By Annie Athon Heck
WHEN HE WAS 16, Dan Faltesek would sit at home in an unfinished basement chatting with a friend through AOL Instant Messenger on the family’s Acer computer. It was 1999, before Facebook, Twitter, YouTube and Instagram. The conversation, he recalls, was about “nerdy stuff,” Clinton administration politics of interest to him and his partner in a high-school debate class.
Little did Faltesek, now an assistant professor in New Media Communications at Oregon State University, realize that his youthful foray into social media would launch his career.
Today’s online landscape has changed drastically. Faltesek immerses himself in the study of social media across all platforms. When he was a teenager, this field didn’t even exist, and now it occupies an increasing share of the focus for him and other communications researchers. That’s a strong testament to the rapidly expanding role that social media play in a global society.
“Social networks are the next evolution of TV networks,” Faltesek says. “People like ‘flow media’ and streams of news stories, personal stories, ads and a wide variety of content.”
From daily news feeds to personal updates and crisis communications, social media are changing the way people around the world create, share and engage with stories and information. Faltesek refers to this space as the “public sphere.” Through his work, he has gained insights on how social media affect election campaigns and are changing the way Americans process news and opinions about candidates — all through engagement in the public sphere.
During this election cycle, for example, Twitter has become a dominant place for people to talk about candidates, debates, primary elections and conventions. “In some respects, this is a new Golden Age for political communications,” he says. “People can have political conversations through social media without having to have a screaming match with a drunk uncle at a family gathering.
“As media events unfold, such as the debates during the primaries this year, Twitter can become just like network TV 20 years ago. All the politicos were on Twitter commenting on the candidates and the debates.”
Nearly a year before Donald Trump and Hillary Clinton garnered enough delegates to move on to the general election, Faltesek’s analysis of hashtags — those “#” symbols used to compile Twitter posts by topic — led him to predict that Trump and Clinton would become their respective party’s “presumptive nominees.” In the summer of 2015, Faltesek began collecting and studying large numbers of campaign tweets from all the candidates. At that time, the Republican field was crowded with more than 15 candidates, and Bernie Sanders was beginning his slow rise as a viable candidate for Democrats.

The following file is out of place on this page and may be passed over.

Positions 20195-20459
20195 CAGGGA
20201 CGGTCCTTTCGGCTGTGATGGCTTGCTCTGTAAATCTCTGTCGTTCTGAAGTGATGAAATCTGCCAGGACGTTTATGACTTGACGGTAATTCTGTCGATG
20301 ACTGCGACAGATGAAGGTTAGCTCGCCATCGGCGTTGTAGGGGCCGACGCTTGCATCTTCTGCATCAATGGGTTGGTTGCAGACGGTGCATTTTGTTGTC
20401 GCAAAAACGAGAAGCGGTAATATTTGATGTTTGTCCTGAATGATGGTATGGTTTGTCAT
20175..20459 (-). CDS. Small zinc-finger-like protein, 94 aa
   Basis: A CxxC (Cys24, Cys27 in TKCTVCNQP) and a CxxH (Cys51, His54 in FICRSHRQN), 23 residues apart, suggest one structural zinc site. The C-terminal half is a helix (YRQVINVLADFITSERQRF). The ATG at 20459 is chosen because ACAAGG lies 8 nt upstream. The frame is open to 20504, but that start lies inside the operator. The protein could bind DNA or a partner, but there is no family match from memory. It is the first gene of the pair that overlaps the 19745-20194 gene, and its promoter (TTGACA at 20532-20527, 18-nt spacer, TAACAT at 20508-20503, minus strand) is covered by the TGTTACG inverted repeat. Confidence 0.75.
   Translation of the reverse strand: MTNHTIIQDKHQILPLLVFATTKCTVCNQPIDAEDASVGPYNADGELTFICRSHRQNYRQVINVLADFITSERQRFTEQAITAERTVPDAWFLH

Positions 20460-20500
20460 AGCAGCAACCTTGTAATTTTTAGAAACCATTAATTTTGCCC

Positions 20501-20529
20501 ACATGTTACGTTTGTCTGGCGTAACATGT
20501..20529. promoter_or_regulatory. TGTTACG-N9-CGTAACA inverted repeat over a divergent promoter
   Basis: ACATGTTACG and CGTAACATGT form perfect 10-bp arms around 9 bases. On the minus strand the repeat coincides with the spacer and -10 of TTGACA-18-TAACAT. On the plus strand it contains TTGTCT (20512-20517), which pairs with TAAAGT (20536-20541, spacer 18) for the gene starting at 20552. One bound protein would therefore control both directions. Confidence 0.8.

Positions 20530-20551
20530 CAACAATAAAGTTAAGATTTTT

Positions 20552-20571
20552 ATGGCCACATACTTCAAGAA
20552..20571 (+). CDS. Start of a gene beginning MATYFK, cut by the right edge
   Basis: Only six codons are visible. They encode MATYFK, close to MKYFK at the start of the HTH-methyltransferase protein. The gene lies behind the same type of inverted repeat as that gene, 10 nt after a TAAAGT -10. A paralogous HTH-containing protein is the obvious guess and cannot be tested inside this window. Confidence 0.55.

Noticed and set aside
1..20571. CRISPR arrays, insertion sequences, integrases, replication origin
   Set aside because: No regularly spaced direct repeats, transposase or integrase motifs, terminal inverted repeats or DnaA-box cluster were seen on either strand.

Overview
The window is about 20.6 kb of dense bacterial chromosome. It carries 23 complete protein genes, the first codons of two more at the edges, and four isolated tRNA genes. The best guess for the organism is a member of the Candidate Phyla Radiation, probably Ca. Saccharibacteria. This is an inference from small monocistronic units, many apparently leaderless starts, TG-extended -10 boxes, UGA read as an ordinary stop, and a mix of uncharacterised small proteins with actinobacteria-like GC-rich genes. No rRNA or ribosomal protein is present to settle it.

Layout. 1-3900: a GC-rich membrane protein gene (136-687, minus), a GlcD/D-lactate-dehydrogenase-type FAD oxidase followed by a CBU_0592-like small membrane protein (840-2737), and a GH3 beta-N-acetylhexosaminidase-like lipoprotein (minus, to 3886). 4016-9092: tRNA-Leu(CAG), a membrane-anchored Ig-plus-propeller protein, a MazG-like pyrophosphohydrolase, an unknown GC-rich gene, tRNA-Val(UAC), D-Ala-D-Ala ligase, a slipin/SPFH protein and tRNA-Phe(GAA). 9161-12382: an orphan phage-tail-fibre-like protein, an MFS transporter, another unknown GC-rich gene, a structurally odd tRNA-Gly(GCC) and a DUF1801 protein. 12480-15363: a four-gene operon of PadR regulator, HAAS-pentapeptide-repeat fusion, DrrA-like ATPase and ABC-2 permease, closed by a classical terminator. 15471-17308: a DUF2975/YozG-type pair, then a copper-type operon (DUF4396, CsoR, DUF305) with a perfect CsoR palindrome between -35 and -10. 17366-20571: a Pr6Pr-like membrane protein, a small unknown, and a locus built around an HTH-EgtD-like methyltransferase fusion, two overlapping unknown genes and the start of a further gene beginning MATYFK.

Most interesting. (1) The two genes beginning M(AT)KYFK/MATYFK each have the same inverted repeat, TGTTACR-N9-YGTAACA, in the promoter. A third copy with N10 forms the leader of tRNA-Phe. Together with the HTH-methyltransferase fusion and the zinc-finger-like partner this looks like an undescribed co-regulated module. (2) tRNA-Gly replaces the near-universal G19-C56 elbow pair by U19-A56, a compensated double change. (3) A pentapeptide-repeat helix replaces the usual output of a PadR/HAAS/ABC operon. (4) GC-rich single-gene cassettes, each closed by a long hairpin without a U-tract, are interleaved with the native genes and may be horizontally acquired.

“Trump was getting 12 times the numbers of other candidates in terms of retweets and engagement on Twitter,” Faltesek says. “It became clear to me that the candidates’ social media activity, or lack of it, was tracking to campaign success. It was just obvious at that point that Trump was winning the nomination.”
Damien Pfister, an associate professor of communication at the University of Maryland, has known Faltesek and followed his emerging work. He believes that social media has given populism a stronger foothold in the electoral process.
“Republicans and Democrats are in different universes,” he says. “This is amplified by social media as well as traditional media. The media ecosystem is really complicated right now, and that’s why we need different takes on it and why Dan’s research is so interesting. Looking at how discourse evolves over time, through data analysis of hashtags, for example, can help us understand these different patterns of communication.”
This progressive approach to communication research is just beginning to emerge, and Faltesek is on the leading edge. He is convinced that the prevalence of social media, which he believes will only grow and evolve, will continue to change the way Americans navigate the country’s increasingly complex political and electoral landscapes.
“New technologies have expanded both the number of channels for reaching voters as well as the capacity to evaluate the effectiveness of those messages,” Faltesek says. “Instead of buying national time for a single ad, candidates can focus on very narrow advertisements for different constituents.”
In addition to more targeted and personal advertising, which will occur online rather than on television, Faltesek envisions that political work will become more interesting as mobilization efforts and policy communications increase through social media.
“Candidates will be reaching out on social media about the policies they’re pursuing instead of running attack ads,” he says. “An attack ad is not democracy. People talking to each other on social media, that’s democracy.”
And we can participate wherever we happen to be, whether in a convention hall in the heat of a campaign or at home in an unfinished basement.